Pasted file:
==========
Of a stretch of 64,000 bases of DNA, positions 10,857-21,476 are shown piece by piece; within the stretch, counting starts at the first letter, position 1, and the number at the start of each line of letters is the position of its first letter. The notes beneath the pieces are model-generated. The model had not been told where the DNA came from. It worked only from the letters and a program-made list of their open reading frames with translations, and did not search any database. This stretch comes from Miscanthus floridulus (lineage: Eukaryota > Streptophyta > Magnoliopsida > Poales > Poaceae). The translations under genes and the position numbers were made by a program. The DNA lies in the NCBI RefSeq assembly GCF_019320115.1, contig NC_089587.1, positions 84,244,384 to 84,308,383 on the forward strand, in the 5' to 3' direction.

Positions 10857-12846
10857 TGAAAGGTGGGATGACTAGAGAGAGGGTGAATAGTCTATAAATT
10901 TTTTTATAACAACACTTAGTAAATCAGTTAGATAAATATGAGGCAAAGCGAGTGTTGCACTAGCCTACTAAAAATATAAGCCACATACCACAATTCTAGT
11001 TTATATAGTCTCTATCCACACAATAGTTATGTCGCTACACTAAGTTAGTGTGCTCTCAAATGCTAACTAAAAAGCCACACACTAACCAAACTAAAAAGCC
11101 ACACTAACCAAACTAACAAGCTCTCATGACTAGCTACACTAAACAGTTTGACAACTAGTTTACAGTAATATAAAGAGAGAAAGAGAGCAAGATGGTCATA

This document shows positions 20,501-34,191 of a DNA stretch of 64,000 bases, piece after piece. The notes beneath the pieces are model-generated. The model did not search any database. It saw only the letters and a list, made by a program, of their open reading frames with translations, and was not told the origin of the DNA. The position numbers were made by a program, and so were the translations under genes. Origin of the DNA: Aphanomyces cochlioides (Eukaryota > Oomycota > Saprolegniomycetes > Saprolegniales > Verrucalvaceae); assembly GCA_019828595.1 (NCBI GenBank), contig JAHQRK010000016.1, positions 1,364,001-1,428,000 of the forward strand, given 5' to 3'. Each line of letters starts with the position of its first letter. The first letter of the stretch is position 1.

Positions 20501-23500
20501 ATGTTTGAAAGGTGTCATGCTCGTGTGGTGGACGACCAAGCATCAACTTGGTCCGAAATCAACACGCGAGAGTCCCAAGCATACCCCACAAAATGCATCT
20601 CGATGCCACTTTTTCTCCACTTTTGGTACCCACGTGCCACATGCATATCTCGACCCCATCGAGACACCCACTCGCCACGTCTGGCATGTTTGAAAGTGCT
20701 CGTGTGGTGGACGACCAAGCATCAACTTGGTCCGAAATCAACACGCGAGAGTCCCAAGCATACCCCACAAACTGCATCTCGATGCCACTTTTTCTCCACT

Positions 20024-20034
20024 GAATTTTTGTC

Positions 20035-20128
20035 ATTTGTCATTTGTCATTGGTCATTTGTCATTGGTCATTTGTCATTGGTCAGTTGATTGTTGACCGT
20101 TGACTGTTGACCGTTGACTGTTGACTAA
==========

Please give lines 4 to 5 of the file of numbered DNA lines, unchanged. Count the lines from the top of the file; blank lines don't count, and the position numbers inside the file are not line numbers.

10901 TTTTTATAACAACACTTAGTAAATCAGTTAGATAAATATGAGGCAAAGCGAGTGTTGCACTAGCCTACTAAAAATATAAGCCACATACCACAATTCTAGT
11001 TTATATAGTCTCTATCCACACAATAGTTATGTCGCTACACTAAGTTAGTGTGCTCTCAAATGCTAACTAAAAAGCCACACACTAACCAAACTAAAAAGCC